Bukom: Why an Accra suburb produces champion boxers
Bukom, a small neighbourhood in the Ghanaian capital, Accra, is busy, noisy and somehow special. For some reason these few blocks have produced some of Africa's finest fighters - among them, five world champion boxers. Why?
There is something strange about Bukom. It's a poor place, but nothing out of the ordinary in this part of the world.
The people live crowded together and, in little shacks, under tin roofs, there are men, women and children at work - making and mending. Others sell goods which spill off the wooden tables into the street - motorcycle chains and fishing nets, fried fish and rice.
Azumah "The Professor" Nelson does not live in Bukom anymore. The winner of three world titles in the 1980s and 90s, he became a national hero and he's widely considered to be the greatest boxer ever to have come out of Africa.
These days he lives in another part of Accra, in a large house behind high walls with a swimming pool in the compound, a gym and an outside bar. But he remembers his childhood in Bukom.
"Bukom is like survival of the fittest," he says. "When you are a child you need to find food for yourself, you need to struggle for yourself to get something to eat and get money. It makes you tough.... Sometimes you just fight. Fighting is nothing, it's not any big deal."
Boxing is built into the culture of Bukom. If two men or boys are arguing in the street, people tell them: "Don't argue. Stop talking. Just fight it out."
There are posters on the walls advertising upcoming bouts and others paying tribute to the local champions: Ike "Bazooka" Quartey, David Kotei (they call him DK Poison), the "Professor" of course, Joseph Agbeko, and Joshua Clottey. The fighters are neighbourhood superstars and national heroes.
I stop for a chat with a few old men sitting outside a bar and ask about Clottey. And they point to a young man sitting at the end of the bench. His name is Michael, a boxer himself and the brother of the champion.
There are lots of boxers in the Clottey family. Emmanuel (welterweight), Judas (middleweight) and Joshua Clottey, former IBF welterweight champion.
And as I chat to the people of Bukom, along comes Joshua himself, ambling down the road on the way to the gym. "You have to be strong no matter how young you are", he says. "If you are not strong and you go to that area, they will beat you."
His mother, Memunah Ansah, thinks it might be in their genes. "I'm a dancer and an active woman", she says. "So maybe that's what transferred to the kids."
As well as the fight culture that exists in the neighbourhood, there may well be other reasons to explain the strange success of the boxers of Bukom.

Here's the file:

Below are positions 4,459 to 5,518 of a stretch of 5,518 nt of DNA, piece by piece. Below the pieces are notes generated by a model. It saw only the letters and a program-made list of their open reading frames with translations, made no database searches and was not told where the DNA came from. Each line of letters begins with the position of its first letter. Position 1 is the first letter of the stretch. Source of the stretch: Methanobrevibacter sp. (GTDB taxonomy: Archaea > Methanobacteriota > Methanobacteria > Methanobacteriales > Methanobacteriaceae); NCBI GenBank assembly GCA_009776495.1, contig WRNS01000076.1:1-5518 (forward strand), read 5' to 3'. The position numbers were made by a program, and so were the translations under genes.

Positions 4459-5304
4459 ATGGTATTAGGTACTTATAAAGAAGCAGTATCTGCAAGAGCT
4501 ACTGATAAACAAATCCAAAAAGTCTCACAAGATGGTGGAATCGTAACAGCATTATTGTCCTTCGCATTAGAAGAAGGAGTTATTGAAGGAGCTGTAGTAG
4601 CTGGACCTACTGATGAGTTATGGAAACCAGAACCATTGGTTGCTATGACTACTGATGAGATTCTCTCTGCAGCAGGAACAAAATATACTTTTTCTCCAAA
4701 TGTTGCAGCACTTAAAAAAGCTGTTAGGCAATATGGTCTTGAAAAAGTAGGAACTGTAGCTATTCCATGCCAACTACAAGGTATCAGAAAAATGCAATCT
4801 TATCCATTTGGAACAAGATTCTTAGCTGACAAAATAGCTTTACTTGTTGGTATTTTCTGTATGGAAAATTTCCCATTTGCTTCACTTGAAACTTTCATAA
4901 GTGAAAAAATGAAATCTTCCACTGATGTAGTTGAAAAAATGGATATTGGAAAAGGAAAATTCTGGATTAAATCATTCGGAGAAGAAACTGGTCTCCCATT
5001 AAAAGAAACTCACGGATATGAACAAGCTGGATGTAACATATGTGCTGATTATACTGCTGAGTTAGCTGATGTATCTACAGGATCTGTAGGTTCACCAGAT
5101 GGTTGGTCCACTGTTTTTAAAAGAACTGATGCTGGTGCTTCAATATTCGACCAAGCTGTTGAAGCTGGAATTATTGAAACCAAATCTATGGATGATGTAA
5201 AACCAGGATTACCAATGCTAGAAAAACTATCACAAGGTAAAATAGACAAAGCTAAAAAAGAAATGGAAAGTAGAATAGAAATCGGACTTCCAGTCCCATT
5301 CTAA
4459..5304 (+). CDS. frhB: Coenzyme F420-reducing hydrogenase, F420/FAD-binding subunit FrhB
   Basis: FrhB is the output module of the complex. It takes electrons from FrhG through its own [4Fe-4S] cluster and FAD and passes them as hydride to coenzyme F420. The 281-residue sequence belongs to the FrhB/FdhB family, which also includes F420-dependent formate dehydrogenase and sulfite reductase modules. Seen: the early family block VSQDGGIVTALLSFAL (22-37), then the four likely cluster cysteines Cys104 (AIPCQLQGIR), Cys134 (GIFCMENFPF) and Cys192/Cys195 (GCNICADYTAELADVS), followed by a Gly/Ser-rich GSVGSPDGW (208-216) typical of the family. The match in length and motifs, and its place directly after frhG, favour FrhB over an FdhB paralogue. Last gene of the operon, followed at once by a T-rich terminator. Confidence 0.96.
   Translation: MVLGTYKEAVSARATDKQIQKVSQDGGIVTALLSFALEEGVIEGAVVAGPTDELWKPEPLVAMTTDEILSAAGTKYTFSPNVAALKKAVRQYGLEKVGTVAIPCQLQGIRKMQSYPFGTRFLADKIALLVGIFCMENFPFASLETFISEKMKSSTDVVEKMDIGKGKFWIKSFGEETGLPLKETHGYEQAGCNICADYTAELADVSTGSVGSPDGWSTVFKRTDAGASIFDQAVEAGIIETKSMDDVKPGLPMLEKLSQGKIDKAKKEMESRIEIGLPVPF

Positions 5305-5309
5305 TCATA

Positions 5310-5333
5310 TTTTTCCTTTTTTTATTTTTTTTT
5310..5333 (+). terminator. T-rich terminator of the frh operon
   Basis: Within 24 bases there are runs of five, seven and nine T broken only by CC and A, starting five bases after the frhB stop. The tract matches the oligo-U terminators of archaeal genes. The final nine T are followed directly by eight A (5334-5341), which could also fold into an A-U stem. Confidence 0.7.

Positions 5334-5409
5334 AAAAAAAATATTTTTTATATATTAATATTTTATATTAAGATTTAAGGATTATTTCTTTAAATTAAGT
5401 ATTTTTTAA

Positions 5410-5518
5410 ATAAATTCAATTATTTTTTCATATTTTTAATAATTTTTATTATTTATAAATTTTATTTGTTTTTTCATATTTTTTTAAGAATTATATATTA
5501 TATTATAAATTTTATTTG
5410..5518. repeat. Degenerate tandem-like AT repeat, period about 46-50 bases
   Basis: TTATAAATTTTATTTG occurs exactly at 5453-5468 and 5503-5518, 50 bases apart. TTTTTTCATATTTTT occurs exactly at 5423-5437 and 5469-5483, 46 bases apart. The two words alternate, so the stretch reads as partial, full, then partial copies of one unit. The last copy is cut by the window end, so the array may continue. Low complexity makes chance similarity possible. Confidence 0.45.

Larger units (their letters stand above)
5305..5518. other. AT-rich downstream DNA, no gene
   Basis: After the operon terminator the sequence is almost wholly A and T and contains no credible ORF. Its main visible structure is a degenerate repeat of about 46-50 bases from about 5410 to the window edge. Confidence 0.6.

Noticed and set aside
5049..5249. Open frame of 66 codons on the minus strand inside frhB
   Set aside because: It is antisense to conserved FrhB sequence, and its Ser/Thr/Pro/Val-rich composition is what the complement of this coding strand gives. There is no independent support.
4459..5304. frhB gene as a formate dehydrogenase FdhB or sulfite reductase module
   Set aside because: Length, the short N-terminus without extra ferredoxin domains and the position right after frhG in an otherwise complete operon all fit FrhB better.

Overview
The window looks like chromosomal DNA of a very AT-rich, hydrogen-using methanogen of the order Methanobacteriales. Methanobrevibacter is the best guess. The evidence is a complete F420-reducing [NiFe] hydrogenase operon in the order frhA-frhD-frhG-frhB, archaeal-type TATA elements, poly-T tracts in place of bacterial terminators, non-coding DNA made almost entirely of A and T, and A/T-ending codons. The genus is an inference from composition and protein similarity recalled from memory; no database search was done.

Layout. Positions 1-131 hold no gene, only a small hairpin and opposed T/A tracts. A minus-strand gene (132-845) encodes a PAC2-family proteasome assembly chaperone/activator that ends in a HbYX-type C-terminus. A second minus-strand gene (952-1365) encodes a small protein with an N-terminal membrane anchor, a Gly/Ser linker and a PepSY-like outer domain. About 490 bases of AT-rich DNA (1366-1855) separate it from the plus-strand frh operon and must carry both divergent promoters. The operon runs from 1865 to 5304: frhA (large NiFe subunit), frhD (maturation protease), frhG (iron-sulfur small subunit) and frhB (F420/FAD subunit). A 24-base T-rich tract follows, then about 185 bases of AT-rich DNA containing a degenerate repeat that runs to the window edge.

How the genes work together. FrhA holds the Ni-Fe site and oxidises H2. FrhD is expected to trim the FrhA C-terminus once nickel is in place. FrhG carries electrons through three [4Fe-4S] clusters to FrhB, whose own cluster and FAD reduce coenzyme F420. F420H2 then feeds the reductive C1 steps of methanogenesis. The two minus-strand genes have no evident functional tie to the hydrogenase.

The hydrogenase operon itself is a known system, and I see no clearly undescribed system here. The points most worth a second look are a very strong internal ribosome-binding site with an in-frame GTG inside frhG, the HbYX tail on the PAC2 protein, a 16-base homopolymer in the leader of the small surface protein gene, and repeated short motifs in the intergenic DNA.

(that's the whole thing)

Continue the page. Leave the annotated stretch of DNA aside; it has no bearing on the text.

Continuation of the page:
Dr Claire Haworth, from the Institute of Psychiatry, at King's College London, is involved in one of the most important studies into nature and nurture - using twins to investigate the way that our genes and our environment influence the way our lives turn out.
She thinks that from a genetic perspective, there are at least two possibilities.
"One is that there is something special genetically about this population and the other possibility is that the culture and environment that these people are in just draws out the genetic potential."
Traditionally, the men of Bukom were fishermen, navigating the coastal waters in long, wooden canoes. It was, and remains, tough work and it may be that some traits common to fishing and boxing have been concentrated in the population, traits like strength, speed and stamina.
Of course, genetic potential is no guarantee of success and no-one has ever become a world champion boxer without thousands of hours of training.
There are boxing gyms scattered across the neighbourhood - Napoleon Tagoe runs one called Will Power.
It's dark inside the building which is little more than a warehouse at one end of a brick yard. There is a roof of corrugated tin and the windows are without glass. There's a ramshackle boxing ring in the centre of the room and a few punch-bags at one end. In the shadows at the back there are children as young as eight, punching each other hard - to the body and to the head.
Napoleon Tagoe looks and sounds older than his 39 years. A former fighter in the cruiserweight division, he's heavy now and much of the muscle has gone to fat. His speech is slow and slurred and one eye is glazed over with white, the result of a punch, years ago, that took away most of the sight in it.
"I want to produce somebody who'll win a world title for me. I'm number one! I know how to do it," he says.
And Tagoe hopes that man will be Albert Mensah. The 29-year-old is lean and fit and the sweat pours off him as he trains.
"I want to be a world champion" says Mensah. "I am training every day. To be a somebody... you have to train. Always training."
For Mensah, determination is the key. And Claire Haworth says that, even in this, genes may play a role: "You would have to have that determination to achieve in such a tough sport and in such a tough environment."
"One possibility is that there are genetic influences on how motivated you are, how determined you are," she says.
"There's an idea that there are genetic influences on what we call 'grit'... One of the most surprising findings in behavioural genetics is that behaviour is just as heritable if not sometimes more heritable than physical characteristics."
Bukom delivers a perfect set of circumstances. Poverty and the motivation to escape it. Role models who prove it's possible and a culture that approves of fighting. There's a genetic heritage that has built strength and speed into the population and an infrastructure that's grown up to help make the most of those genes.
Very few will make a living from boxing. Fewer still will make it to the top. But you do wonder if one of the children in the dark at the back of the Will Power gym might, one day, return to Bukom a hero.